One hundred and ninety wrestlers, aged 16 years or more, were studied. No pre-enrollment screening was performed. All the participants were provided with a structured questionnaire, which included player information such as weight, height, and duration, for which the player had been practicing and the style of wrestling (FS or GR) in addition to date of injury, the type of injury (whether new or recurrent), clinical and radiological diagnosis, player position, playing surface, type of session, and date of return to sport. The questionnaire was provided in a paper form and was filled up with help from their coaches/athletic trainers. It was collected at the time of each injury. In addition, we also obtained a weekly report from the athletic trainers regarding the injuries sustained by the wrestlers and wrestling hours of each wrestler (which were divided into match and competition). We then cross-checked these with each questionnaire submitted.
Clinical assessment and radiological investigations
All patients were clinically evaluated at the time of injury by different orthopedic surgeons as per the convenience of the players, and then appropriate radiological investigations were performed at our department, depending on the type of injury. The findings were then documented. Follow-up was performed depending on the severity of the wrestler’s symptoms until the wrestler returned to practice/competition or quit the game.
All radiographs were performed either on digital radiography system (Philips DD-2) or on computed radiography system (AFGA CR 75.0). Ultrasound was performed depending on the size of the patient. Computed tomography (CT) was done on Siemens Somatom Volume Zoom plus 4 spiral CT scanner. While, magnetic resonance imaging (MRI) was done on philips Gyroscan Intera Nova 1.5 Tesla MRI.
Operational definitions used in the study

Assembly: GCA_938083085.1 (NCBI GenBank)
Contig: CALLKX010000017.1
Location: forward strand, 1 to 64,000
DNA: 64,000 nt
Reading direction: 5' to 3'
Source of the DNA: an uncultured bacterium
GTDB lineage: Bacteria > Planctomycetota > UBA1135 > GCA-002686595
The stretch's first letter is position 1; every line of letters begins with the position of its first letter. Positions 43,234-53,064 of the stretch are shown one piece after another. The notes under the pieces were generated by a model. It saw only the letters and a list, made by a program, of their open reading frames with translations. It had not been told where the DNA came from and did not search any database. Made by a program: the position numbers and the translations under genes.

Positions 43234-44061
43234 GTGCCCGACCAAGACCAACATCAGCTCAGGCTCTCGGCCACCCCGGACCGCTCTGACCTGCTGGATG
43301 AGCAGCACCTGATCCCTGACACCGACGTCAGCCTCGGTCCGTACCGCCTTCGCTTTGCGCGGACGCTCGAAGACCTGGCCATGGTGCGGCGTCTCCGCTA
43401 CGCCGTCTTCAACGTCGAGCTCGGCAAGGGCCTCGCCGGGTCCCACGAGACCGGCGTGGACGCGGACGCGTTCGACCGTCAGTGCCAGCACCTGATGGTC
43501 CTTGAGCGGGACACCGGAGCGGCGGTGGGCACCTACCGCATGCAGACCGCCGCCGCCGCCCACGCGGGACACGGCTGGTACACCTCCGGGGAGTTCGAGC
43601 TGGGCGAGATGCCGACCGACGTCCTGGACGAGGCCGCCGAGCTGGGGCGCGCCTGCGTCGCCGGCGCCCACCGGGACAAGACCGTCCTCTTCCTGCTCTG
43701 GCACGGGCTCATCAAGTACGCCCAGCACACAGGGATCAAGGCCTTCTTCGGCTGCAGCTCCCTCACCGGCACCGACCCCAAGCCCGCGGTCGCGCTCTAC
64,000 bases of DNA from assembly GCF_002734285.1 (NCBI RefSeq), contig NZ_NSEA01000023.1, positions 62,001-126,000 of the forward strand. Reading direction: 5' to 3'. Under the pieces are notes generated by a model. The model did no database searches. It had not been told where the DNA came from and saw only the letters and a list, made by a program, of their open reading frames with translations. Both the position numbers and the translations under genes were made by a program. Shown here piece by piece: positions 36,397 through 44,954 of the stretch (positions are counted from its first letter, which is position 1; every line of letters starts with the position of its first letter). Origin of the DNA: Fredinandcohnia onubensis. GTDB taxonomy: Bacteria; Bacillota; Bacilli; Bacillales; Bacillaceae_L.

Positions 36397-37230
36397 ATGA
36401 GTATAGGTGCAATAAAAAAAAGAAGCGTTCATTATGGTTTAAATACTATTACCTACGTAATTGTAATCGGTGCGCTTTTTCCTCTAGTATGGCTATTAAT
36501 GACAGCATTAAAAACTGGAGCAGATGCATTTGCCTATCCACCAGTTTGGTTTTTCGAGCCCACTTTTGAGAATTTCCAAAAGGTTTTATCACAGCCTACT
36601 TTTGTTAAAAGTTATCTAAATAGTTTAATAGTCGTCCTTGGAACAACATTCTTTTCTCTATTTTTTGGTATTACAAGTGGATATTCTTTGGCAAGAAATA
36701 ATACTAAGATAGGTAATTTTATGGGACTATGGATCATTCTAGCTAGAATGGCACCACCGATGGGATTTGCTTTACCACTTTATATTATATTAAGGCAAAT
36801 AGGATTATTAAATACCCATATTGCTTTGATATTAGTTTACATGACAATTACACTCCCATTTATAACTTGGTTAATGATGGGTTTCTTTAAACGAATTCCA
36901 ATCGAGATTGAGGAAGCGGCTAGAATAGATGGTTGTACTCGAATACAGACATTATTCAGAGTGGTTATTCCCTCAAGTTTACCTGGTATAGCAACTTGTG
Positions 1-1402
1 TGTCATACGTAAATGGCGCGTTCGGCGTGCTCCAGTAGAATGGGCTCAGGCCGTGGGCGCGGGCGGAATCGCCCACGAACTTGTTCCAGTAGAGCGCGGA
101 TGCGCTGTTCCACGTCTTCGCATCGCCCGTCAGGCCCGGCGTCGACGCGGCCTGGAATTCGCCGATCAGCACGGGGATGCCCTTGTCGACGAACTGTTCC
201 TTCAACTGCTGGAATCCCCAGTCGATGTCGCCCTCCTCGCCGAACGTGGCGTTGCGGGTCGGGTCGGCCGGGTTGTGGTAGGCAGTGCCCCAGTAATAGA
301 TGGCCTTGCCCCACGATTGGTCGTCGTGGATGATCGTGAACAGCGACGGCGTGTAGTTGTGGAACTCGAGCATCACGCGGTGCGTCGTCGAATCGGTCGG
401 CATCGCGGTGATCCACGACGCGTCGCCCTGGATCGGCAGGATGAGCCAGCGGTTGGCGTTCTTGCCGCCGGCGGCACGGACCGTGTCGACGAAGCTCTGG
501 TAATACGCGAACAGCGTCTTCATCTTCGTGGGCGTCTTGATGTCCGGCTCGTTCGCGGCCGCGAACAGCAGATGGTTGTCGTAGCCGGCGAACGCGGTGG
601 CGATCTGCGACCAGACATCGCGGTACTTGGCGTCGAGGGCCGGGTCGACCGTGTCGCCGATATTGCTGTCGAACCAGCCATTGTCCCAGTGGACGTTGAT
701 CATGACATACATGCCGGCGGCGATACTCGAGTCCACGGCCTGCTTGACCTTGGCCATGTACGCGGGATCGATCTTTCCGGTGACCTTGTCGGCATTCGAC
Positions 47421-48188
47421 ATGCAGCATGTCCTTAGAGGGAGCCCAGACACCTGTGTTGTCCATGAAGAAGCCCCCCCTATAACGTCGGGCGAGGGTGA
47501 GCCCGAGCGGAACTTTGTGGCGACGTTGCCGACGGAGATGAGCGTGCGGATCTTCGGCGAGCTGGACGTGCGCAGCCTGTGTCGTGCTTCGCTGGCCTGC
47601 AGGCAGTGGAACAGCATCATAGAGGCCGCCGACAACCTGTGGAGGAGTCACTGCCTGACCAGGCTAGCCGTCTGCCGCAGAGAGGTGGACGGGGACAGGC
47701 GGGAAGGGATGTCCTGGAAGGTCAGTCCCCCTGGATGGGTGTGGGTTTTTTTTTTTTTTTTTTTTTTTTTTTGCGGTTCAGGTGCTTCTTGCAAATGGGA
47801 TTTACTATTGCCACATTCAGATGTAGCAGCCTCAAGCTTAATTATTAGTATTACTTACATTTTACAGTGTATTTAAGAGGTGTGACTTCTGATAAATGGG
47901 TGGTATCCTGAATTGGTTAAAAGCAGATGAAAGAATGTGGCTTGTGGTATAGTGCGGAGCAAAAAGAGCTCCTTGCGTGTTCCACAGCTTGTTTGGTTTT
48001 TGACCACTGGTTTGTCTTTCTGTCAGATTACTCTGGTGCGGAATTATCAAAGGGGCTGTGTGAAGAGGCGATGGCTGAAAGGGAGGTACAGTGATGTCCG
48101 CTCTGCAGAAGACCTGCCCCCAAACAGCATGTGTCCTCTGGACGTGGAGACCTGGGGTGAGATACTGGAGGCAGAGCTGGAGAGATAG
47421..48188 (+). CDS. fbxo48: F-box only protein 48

Definitions of injury
Any significant condition that limited function of the wrestler, and prompted them to seek the help of professionals from the area of health. It could also be a condition that caused the abandonment of a fight or training and resulted in lost time from athletic participation for 1 day or more.
Any injury that occurs following an injury-free period, at the same body location, as an earlier injury. Recurrent injuries at the same site sustained during the period of study were included as recurrent injuries.
An athlete exposure (A-E)
It consists of one athlete participating in one wrestling practice or match.
Return to the game
Return of a wrestler to practice/ competition.
Follow-up was performed until a wrestler returned or quit the game.
All old injuries sustained before the study period, those due to systemic diseases, soft-tissue or bony pathologies unrelated to the practice of wrestling, aggravation of previous injuries, all skin infections, and dental injuries related to wrestling.
We collected the data and analyzed it using SPSS software and EPINFO for Chi-square analysis. We calculated the injury rates as the ratio of injuries per 1000 athlete -matches.
The case rate per 100 players included multiple injuries to the same players as against the player rate per 100 players.
Incidence density ratio (IDR) = Game injury rate /practice injury rate.
Injury proportion rate (IPR) is as calculated by the following formula:
We studied 190 wrestlers aged 16 years and above (age range of 16–34 years; mean 19.92 years) weight range of 46–120 kg (mean wt = 69.82 kg) and height range of 140–195 cm (mean ht = 172.4 cm), practicing FS (160/190), and GR (30/190) type of wrestling.
These wrestlers sustained 184 injuries. There were 36592 athlete exposures in 119 injured wrestlers. Hence, the overall injury rate was 5.03 injuries/1000 athlete-exposures, while case rate/100 players and player rate/100 players were 0.95 and 0.63, respectively.
The number of new injuries was 88/184 (47.83%) and recurrent was 96/184 (52.10%). More recurrent injuries occurred in a defensive position in all age groups. However, the knee injuries were predominantly new and occurred predominantly in attack position. Those to the lower leg and ankle were predominantly accidental in nature.
The IDR of injuries was more for competitions. However, more number of injuries 85/119 (71.43%) occurred in practice sessions, while, only 34/119 (28.57%) injuries occurred in competitions. Injuries that occurred during practice sessions were during hard wrestling (65.73%) predominantly. The number of wrestlers who were injured in defense and attack position was 58/190 (30.53%), and 46/190 (24.21%), respectively, while 15/190 (7.89%) wrestlers sustained accidental injuries.
The maximum number of injuries was to the knee, i.e., 37.77% (71/184). Most of these occurred in the 20–24 years age group and in wrestlers practicing for 5–10 years [Figure 1]. The next joint to be involved commonly was the shoulder (18.62% of injuries) [Figure 2]. Ligamentous and muscular sprain and strain were the most common lesions in all age groups [Figure 3].